An End User Q&A – What Are They Saying About the Top 9 Control Room Challenges
We reached out to end users, as we often do, to better understand their challenges. This article covers a selection of the responses we got from users in Emergency Response Centers and Process Control Operations Centers.
Their video walls serve as an essential part of their control room, but the video wall isn’t the end all solution to the challenges that they face every day. Let’s see what they have to say.
1. How do you deal with the flood of data?
ANSWER: The challenge is to bring together and visualize the large amounts of data from the many different systems in the control room so that the employees can do their job in the best possible way. We need to cope with the “excess” of data by constantly displaying what is most important and have access to what is currently needed while having the rest of the information available in the background so that it can be retrieved quickly if necessary.
ANSWER: The flood of data or the flood of information, rather, in our control center is increasing dramatically. For example, each deployment unit need information about individual alerting routes and availabilities, and every operator registers every call. All of this information must not only be managed by the dispatcher, but must also be addressed in seconds. An inappropriate process and lack of a proper system to instantly manage it, leave too much room for errors.
2. Do you have too many screens on your desk?
ANSWER: All essential systems are permanently connected to designated screens and are operated directly from there. Additional screens are often assigned additional information or, if they are not required, they are switched off and only switched on again when necessary. It is important that all essential information is visualized on the large main screen, currently mostly static, but sometimes more dynamic.
ANSWER: The large amount of information to be managed requires more and more monitors. It would, of course, be most desirable that only the most critical information is displayed, and only displayed during the active work phase (e.g. query, decision, alerts, support, resolution). Just like in a modern aircraft cockpit.
3. How is equipment obsolescence handled in your control room?
ANSWER: Since ISO27001 it has not been an issue anymore, but an ongoing task.
ANSWER: We haven’t had issues with systems becoming obsolete. Our control center undergoes regular updates, although there are some exceptions.
4. What challenge have you faced with the collaboration and communication between the operators and other stakeholders?
ANSWER: COVID-19 has certainly brought about new ways of working here where video conferences has become a permanent method of internal communications. Currently, the conferencing systems are completely independent from the control room systems, as the control room technology isn’t prepared for an integration.
5. Do you work with many different systems? As a result, have you experienced interoperability issues between the different systems?
ANSWER: Yes. Some. For example, there are problems moving the mouse pointer over several system platforms with the KVM system, because there are no compatible drivers (common to all KVM manufacturers).
ANSWER: This is one of our biggest problems. With new technologies constantly emerging, often new standalone solutions without any integration with the control center system due to missing interfaces, more and more data must be transported manually by the dispatcher.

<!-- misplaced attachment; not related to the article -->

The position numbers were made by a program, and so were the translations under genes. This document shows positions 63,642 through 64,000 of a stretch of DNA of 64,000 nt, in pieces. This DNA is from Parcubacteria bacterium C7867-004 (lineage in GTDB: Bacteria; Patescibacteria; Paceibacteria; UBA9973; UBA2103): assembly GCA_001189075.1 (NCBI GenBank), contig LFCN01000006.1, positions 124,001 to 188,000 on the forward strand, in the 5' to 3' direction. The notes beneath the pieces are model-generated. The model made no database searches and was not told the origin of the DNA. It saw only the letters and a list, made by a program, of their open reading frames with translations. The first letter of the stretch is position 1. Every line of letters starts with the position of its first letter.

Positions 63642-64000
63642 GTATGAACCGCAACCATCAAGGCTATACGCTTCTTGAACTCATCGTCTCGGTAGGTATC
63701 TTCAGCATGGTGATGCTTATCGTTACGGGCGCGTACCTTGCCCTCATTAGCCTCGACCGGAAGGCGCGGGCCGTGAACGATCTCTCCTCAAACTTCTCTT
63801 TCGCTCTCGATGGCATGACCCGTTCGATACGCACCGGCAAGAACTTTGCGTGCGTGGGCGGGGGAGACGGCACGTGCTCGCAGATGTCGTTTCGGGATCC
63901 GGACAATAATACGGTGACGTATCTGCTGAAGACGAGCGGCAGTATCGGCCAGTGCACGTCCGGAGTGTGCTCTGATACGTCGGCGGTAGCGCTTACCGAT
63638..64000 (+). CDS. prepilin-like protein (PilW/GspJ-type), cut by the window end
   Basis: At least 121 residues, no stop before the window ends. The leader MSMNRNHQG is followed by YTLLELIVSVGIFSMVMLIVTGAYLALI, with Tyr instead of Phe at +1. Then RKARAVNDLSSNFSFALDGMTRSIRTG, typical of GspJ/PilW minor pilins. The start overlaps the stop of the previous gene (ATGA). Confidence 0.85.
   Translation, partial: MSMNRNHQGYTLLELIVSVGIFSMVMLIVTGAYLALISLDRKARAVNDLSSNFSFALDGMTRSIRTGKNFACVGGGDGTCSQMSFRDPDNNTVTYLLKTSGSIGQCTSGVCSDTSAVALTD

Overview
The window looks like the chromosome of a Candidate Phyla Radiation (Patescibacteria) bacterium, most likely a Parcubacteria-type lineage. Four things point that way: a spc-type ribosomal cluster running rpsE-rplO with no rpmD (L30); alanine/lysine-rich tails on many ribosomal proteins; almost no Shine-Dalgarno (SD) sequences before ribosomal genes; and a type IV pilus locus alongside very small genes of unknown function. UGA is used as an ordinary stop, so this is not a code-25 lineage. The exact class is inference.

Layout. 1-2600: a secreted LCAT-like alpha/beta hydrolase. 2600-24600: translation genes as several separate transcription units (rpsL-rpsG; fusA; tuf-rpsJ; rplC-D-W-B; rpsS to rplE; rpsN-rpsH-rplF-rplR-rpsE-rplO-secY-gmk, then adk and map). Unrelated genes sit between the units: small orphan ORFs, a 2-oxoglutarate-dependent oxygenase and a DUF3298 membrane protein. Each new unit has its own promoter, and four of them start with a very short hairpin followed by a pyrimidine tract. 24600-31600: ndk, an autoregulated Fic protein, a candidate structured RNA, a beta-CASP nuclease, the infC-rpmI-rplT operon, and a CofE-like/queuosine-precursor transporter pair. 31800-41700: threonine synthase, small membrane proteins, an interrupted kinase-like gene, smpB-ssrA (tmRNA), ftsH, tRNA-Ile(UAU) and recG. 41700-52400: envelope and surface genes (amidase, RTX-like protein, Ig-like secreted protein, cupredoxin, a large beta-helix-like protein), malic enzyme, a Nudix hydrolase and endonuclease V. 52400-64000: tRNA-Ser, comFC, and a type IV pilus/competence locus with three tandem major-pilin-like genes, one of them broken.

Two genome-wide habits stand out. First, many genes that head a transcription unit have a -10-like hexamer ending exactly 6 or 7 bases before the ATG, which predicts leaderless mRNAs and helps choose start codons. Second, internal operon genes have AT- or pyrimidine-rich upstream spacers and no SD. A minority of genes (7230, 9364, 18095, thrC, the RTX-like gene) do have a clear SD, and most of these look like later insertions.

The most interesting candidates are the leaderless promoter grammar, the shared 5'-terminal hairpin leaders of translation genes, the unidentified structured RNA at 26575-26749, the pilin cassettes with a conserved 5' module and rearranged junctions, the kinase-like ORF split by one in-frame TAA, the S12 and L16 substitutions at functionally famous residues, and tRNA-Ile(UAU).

6. Any challenges with ergonomic factors like tiredness, noise, lighting, distractions, etc.?
ANSWER: With our new control room, we have succeeded in addressing ergonomic considerations. The COVID-related creation of alternative workplaces was the biggest challenge here. We had to quickly set up emergency workplaces at different locations, and in some cases, drastically slimmed them down.
ANSWER: Ergonomics certainly play a role, but they have been doing so for a long time, and so not a recent challenge. Control centers that were built following the latest ergonomic specifications, are mostly still up to standard.
7. Any challenges with “Ease of use” of the systems?
ANSWER: Fundamental and frequent changes in the operation of systems (e.g. Windows) are innovative, but massively disruptive.
8. Do you also see the trend that more and more data comes via IP?
ANSWER: Yes, on many of our systems, but for the visualization in the control room, these are managed via KVM.
ANSWER: Yes, definitely.
9. Will remote work become an issue for you?
ANSWER: Due to the COVID-19, this is unfortunately a reality and I believe that it will remain this way.
ANSWER: In our control center, there is no option to work remotely. For such demanding application scenarios as ours, the process only works with a physically present team. However, in the entire control center world, I do believe that this is a trend that could work for many.
Addressing Control Room Challenges
VuWall is focused on developing video wall management and AV distribution solutions that enable interoperability between systems and offer ease of use from our TRx centralized platform with easy drag-and-drop operations. Our visualization solutions are designed to reduce integration risk and time and improve operational efficiency. Our team of experts are here to help you design the most efficient control. Learn more about our Free Design Services here.
- VuWall’s Control Room Solution
- WEBINAR: New Trends & Critical Considerations for Control Room Design & Display Solutions (Presented by VuWall, Samsung, EENA 112, CCD)
- Article: 3 Steps to Building an Integrated Control Room with a Seamless Visualization Experience
- Article: 3 Ways to Increase Productivity in a Control Room